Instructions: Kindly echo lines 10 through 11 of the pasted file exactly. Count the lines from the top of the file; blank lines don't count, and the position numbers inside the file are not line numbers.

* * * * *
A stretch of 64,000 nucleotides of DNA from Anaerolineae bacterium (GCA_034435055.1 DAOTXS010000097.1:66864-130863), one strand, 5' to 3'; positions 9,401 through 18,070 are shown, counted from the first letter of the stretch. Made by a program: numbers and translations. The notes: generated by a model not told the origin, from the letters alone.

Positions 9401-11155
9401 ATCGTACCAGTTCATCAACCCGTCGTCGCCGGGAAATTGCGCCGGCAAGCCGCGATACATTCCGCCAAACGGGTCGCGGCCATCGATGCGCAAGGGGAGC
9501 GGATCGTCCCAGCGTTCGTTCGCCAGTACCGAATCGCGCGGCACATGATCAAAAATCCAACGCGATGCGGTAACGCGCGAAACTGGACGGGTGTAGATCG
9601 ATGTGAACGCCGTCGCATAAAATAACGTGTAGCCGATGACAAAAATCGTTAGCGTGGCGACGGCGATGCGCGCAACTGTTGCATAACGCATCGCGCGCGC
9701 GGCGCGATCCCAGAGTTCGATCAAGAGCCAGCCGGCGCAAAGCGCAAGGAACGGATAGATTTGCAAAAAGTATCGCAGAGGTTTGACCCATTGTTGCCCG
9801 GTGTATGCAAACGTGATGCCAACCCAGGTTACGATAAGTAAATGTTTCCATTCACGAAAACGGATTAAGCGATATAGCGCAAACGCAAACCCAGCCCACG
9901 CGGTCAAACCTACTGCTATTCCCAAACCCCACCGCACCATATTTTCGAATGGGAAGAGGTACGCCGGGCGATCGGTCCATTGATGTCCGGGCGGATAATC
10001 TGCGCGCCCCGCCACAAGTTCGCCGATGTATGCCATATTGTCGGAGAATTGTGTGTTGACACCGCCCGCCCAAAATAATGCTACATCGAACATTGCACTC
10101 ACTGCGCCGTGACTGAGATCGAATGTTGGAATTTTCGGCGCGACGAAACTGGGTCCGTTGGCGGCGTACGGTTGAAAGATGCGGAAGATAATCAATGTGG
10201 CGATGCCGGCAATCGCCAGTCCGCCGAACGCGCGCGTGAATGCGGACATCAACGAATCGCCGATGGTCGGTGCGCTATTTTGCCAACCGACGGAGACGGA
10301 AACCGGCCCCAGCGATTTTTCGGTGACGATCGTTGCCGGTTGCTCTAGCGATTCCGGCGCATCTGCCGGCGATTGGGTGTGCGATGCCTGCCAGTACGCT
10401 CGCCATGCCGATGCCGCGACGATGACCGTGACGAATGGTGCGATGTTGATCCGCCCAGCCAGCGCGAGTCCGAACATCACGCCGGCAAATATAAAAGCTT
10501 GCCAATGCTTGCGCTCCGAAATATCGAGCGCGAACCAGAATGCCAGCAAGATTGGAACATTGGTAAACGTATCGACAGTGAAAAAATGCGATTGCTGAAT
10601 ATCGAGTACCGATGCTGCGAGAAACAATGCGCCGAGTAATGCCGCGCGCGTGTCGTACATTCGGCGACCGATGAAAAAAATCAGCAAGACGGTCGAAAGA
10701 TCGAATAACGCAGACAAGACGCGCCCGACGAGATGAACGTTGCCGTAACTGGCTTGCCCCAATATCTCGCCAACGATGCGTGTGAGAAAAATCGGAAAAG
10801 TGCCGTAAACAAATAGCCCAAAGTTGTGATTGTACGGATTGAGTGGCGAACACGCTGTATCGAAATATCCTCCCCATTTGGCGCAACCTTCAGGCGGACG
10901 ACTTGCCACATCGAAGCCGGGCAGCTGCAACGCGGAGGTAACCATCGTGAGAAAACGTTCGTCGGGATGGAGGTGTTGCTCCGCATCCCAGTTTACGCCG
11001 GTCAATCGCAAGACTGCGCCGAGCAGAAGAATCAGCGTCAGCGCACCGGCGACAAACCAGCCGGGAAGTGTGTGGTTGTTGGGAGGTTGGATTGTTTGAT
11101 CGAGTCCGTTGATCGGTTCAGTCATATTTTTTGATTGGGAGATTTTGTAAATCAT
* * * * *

10101 ACTGCGCCGTGACTGAGATCGAATGTTGGAATTTTCGGCGCGACGAAACTGGGTCCGTTGGCGGCGTACGGTTGAAAGATGCGGAAGATAATCAATGTGG
10201 CGATGCCGGCAATCGCCAGTCCGCCGAACGCGCGCGTGAATGCGGACATCAACGAATCGCCGATGGTCGGTGCGCTATTTTGCCAACCGACGGAGACGGA